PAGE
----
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Goudge Hears Dr Huyer
January 11, 2008 permalink
The Goudge Inquiry is finally getting to the heart of the matter: the Suspected Child Abuse and Neglect (SCAN) unit of the Hospital for Sick Children, formerly headed by Dr Dirk Huyer. While the number of dead children, primary focus of the inquiry, is small, the number of parents of live children falsely accused of abuse is large. Out of the hundreds of cases reported to Dufferin VOCA of children taken from their parents on pretext of child abuse, we have encountered several in which Dr Huyer inserted his phony expertise. There was never any effort to investigate, only to corroborate accusations. We have a court transcript in which he states under oath that by the time he gets a case, child abuse has already been established.
Child abuse detection team placed under the microscope at inquiry
KIRK MAKIN, From Thursday's Globe and Mail, January 10, 2008 at 5:54 AM EST
TORONTO — A sombre atmosphere prevailed at Toronto's Hospital for Sick Children on Jan. 30, 1992, when a team of 15 doctors, prosecutors and pathologist Charles Smith met in a boardroom to sift through the ashes of a murder prosecution gone wrong.
The group was smarting from the recent acquittal of a 16-year-old babysitter - identified only as S.M. - accused of murdering a child in her care. In reaching his decision, Ontario Court Judge Patrick Dunn had soundly rejected findings of foul play by Dr. Smith and a special hospital unit known as the Suspected Child Abuse and Neglect team.
Some participants wasted little time circling the wagons, according to minutes of the meeting that were revealed for the first time yesterday at the Goudge commission.
"Judge has rep in family court - known to be strange," one notation said. "Not used to criminal standards."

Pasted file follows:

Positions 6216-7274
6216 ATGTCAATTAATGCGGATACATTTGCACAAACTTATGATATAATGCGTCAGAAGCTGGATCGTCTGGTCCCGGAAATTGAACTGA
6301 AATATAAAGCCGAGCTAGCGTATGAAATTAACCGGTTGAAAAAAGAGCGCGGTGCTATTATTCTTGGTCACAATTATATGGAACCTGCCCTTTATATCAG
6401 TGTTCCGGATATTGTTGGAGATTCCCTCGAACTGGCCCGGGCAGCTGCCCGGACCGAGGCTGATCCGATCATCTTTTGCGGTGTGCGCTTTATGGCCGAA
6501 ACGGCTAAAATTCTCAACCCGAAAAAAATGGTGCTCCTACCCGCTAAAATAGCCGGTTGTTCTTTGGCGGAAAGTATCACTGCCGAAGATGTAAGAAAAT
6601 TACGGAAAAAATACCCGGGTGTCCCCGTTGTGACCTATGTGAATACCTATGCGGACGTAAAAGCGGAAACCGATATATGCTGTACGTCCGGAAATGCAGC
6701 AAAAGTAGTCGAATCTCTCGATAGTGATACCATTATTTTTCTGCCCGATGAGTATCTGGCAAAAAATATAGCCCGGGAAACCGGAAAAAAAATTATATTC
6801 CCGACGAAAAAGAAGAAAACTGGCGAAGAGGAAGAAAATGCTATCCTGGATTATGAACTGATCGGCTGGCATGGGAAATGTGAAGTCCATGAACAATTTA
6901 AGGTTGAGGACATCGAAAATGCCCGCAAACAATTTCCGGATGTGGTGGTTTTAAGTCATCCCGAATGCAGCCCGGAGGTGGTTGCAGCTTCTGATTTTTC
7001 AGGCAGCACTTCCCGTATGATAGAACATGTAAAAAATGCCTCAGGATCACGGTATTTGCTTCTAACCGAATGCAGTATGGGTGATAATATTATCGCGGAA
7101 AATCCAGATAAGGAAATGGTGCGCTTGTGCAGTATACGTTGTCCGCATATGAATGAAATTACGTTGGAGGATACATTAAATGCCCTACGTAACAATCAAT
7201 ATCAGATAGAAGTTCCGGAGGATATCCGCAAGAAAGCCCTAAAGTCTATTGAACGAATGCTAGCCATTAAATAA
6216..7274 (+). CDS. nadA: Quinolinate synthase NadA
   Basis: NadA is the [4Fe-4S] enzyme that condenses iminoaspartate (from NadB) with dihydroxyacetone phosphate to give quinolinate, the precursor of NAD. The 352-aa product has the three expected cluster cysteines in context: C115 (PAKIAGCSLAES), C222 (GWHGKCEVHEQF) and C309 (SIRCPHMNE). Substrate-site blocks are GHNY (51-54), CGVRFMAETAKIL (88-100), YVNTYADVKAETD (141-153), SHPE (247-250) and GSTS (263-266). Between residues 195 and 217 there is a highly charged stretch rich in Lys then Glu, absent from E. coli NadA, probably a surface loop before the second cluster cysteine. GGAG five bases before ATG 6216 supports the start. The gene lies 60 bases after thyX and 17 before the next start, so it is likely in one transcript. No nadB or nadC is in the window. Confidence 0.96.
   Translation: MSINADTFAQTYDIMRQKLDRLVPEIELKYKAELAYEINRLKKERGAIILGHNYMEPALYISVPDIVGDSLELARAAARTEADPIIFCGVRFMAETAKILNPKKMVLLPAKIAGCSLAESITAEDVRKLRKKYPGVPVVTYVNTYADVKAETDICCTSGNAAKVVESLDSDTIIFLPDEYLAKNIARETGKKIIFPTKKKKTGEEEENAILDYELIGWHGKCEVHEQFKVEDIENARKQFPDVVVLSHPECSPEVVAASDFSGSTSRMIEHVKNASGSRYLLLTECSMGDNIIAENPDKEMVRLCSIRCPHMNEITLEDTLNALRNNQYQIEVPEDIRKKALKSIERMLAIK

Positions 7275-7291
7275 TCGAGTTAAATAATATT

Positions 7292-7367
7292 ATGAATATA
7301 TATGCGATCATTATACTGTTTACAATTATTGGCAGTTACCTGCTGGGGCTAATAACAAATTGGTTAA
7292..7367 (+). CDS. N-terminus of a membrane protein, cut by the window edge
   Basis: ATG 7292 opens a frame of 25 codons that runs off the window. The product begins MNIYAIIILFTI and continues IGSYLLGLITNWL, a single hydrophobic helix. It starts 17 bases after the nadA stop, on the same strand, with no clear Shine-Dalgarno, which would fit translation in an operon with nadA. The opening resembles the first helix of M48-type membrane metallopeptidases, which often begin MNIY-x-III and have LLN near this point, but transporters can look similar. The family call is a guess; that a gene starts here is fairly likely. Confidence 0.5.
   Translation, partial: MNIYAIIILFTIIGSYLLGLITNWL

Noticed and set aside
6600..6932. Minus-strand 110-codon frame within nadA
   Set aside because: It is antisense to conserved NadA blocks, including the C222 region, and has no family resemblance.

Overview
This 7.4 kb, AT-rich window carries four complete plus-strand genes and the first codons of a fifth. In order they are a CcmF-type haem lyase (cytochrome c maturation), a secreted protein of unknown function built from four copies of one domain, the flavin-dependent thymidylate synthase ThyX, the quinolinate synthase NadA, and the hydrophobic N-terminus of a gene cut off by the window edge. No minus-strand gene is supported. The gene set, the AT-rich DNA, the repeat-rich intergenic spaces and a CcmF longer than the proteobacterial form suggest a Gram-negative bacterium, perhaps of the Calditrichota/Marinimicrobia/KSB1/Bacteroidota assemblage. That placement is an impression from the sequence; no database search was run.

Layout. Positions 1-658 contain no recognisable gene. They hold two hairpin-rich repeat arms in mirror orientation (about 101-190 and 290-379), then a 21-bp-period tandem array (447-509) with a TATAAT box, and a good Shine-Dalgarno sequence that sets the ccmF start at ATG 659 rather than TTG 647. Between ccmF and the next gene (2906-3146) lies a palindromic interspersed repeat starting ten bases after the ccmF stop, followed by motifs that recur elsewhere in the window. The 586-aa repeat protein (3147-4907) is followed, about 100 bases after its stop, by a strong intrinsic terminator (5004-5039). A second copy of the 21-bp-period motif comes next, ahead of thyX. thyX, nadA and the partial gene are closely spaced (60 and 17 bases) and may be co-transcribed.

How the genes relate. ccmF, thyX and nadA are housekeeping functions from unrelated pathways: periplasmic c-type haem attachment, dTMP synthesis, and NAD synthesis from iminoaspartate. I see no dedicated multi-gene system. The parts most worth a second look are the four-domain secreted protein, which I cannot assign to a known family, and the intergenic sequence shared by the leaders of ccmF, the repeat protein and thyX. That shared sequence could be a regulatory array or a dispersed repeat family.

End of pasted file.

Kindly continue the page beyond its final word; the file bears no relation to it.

"Family court judge at bottom of heap," another said. "Acceptable to say we disagree with judge's judgment ... No precedential value re. medical evidence."
Inquiry counsel Linda Rothstein yesterday confronted two doctors who attended the meeting - Dirk Huyer and Katy Driver - and asked if it was they who denounced Judge Dunn.
"It wasn't me," Dr. Driver testified.
"It wasn't me, because I didn't know Justice Dunn at the time," Dr. Huyer said.
Regardless of who uttered the comments, however, the incident drove home Ms. Rothstein's central theme - that detecting and prosecuting child abuse had become a potentially worrisome crusade in the 1980s and 1990s.
As the probe into pathology errors that led to wrongful charges and convictions continued yesterday, it was the SCAN team's turn to come under the microscope.
While Dr. Smith's mistakes lie at the centre of the inquiry, he interacted regularly with the team - a unique unit established in 1973 to bring together doctors, social workers and psychologists to ferret out physical and sexual child abuse.
Dr. Huyer conceded yesterday that for many years, the SCAN unit had a bad reputation. He said that many staff members at Sick Kids viewed it with "distaste" because the team was involved in evidence-gathering, causing intense upset to parents whose children had just died, and precipitating seizure by child protection authorities.
"They were very reluctant to notify us [of potential abuse]," Dr. Huyer said. "They felt we were out to dig up child abuse."
As far back as 1985, at least one other Ontario Court judge - Peter Naismith - felt the same way.
In portions of a court ruling read by Ms. Rothstein yesterday, Judge Naismith threw out abuse charges against a child's parents and expressed serious concerns about "hearsay evidence, gossip and vague impressions" that were offered in testimony by members of the SCAN team.
"Sometimes, their objectivity seems to be undermined by their advocacy; their tendency to promote a theory, to sell it," Judge Naismith said.
However, Dr. Driver denied the charge yesterday. "I don't think that I or any member of the team went in with our minds made up," she testified. "It was never 'Aha! Here's another child being abused.' "
Dr. Huyer told the inquiry that while he believes the SCAN team has become more professional and does invaluable work, he used to worry that its name conveyed a false impression. He said that he decided at one point to hold a staff contest to create a more benign name for the unit, but never got around to it.
Source: Globe and Mail